by Corey Weir
A torn meniscus doesn’t sound pleasant to begin with, but playing with one for the majority of a 16-game NFL season is a whole different story.
Tennessee Titans running back and soon-to-be free agent Chris Johnson is about to have surgery on a meniscus he just now disclosed had been injured since September.
This comes at a very inopportune time for Johnson as he is about to hit the open market for the first time in his career.
As history shows, teams aren’t big on giving free agent running backs the money they may want, let alone a running back coming off surgery on an ailing knee.
Chris Johnson says he is uncertain about his future but that’s not bothering him:
When people hear torn meniscus, it’s labeled as a knee injury, but do people really know anything specific about it?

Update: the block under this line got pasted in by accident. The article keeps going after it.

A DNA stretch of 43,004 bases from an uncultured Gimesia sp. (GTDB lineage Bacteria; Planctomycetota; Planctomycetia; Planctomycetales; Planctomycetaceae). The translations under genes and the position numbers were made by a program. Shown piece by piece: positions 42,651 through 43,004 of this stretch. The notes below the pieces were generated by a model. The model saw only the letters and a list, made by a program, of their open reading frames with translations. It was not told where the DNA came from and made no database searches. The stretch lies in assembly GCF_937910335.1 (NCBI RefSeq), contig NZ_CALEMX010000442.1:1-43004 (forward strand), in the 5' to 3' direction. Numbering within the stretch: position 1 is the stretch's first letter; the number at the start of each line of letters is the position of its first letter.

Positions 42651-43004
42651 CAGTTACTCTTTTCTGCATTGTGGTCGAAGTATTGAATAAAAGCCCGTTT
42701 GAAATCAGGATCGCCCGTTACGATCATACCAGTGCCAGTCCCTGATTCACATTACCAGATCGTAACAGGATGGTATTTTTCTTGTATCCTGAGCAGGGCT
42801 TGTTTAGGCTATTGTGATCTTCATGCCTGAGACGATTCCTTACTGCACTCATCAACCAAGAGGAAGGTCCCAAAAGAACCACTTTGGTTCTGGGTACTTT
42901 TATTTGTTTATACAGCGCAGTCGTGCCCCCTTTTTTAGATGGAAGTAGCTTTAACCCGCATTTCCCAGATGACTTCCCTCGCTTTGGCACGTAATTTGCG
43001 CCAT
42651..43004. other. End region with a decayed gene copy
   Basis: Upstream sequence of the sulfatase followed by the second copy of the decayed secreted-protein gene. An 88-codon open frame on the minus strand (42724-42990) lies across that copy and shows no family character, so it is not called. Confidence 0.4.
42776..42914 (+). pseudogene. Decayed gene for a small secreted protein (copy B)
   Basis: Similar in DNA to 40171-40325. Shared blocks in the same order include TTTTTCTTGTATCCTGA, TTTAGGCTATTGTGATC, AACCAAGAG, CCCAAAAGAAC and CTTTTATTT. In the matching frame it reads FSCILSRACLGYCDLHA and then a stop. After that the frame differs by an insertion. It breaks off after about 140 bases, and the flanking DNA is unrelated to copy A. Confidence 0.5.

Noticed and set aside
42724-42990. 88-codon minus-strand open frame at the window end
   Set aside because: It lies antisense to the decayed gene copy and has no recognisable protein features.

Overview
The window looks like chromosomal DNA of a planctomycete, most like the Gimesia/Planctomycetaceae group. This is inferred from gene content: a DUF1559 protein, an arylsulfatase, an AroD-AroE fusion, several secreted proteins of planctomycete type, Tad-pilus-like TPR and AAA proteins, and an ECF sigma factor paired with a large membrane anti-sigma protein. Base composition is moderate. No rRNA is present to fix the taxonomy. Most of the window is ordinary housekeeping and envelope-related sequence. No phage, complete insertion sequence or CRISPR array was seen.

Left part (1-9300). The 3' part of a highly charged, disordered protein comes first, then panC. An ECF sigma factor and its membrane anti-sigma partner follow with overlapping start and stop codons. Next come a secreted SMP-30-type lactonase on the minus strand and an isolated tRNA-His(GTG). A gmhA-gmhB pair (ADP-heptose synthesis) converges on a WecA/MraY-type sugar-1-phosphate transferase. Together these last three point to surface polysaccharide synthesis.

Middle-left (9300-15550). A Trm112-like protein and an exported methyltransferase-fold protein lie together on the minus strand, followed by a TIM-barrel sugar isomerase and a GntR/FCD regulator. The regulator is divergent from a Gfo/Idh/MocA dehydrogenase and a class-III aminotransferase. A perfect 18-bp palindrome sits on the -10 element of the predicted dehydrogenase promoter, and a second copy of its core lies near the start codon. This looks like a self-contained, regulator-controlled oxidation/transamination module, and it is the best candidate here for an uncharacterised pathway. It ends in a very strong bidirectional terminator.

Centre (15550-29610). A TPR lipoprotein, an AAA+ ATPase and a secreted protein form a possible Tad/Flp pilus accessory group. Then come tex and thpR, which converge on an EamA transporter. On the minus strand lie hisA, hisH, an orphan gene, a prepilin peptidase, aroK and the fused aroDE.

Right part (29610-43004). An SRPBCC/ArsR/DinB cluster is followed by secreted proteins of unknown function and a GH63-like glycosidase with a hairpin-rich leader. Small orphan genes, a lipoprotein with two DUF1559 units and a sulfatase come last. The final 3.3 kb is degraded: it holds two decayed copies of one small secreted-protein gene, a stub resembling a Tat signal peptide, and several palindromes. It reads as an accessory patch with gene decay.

I talked with Artur Koka-Puziarski, a physiotherapist in Rexdale, ON, about what a meniscus is.
Koka-Puziarski said, Johnson would only be able to continue to play with a little assistance:
Adrian Peterson, for example, tore his ACL and within a year was back on the field and rushed for over 2,000 yards on the ground.
These occurrences continue to happen in all sports and it often makes one wonder, how is this possible?
Jason Powell, Dean of Health Sciences at Humber College said, it’s not just athleticism that helps professionals get through some of their injuries:
A meniscus tear can hinder an athlete in any sport. However, the injury to a running back could end a career.
Dean Powell said there is definitely more aggression towards the knee area at the running back position: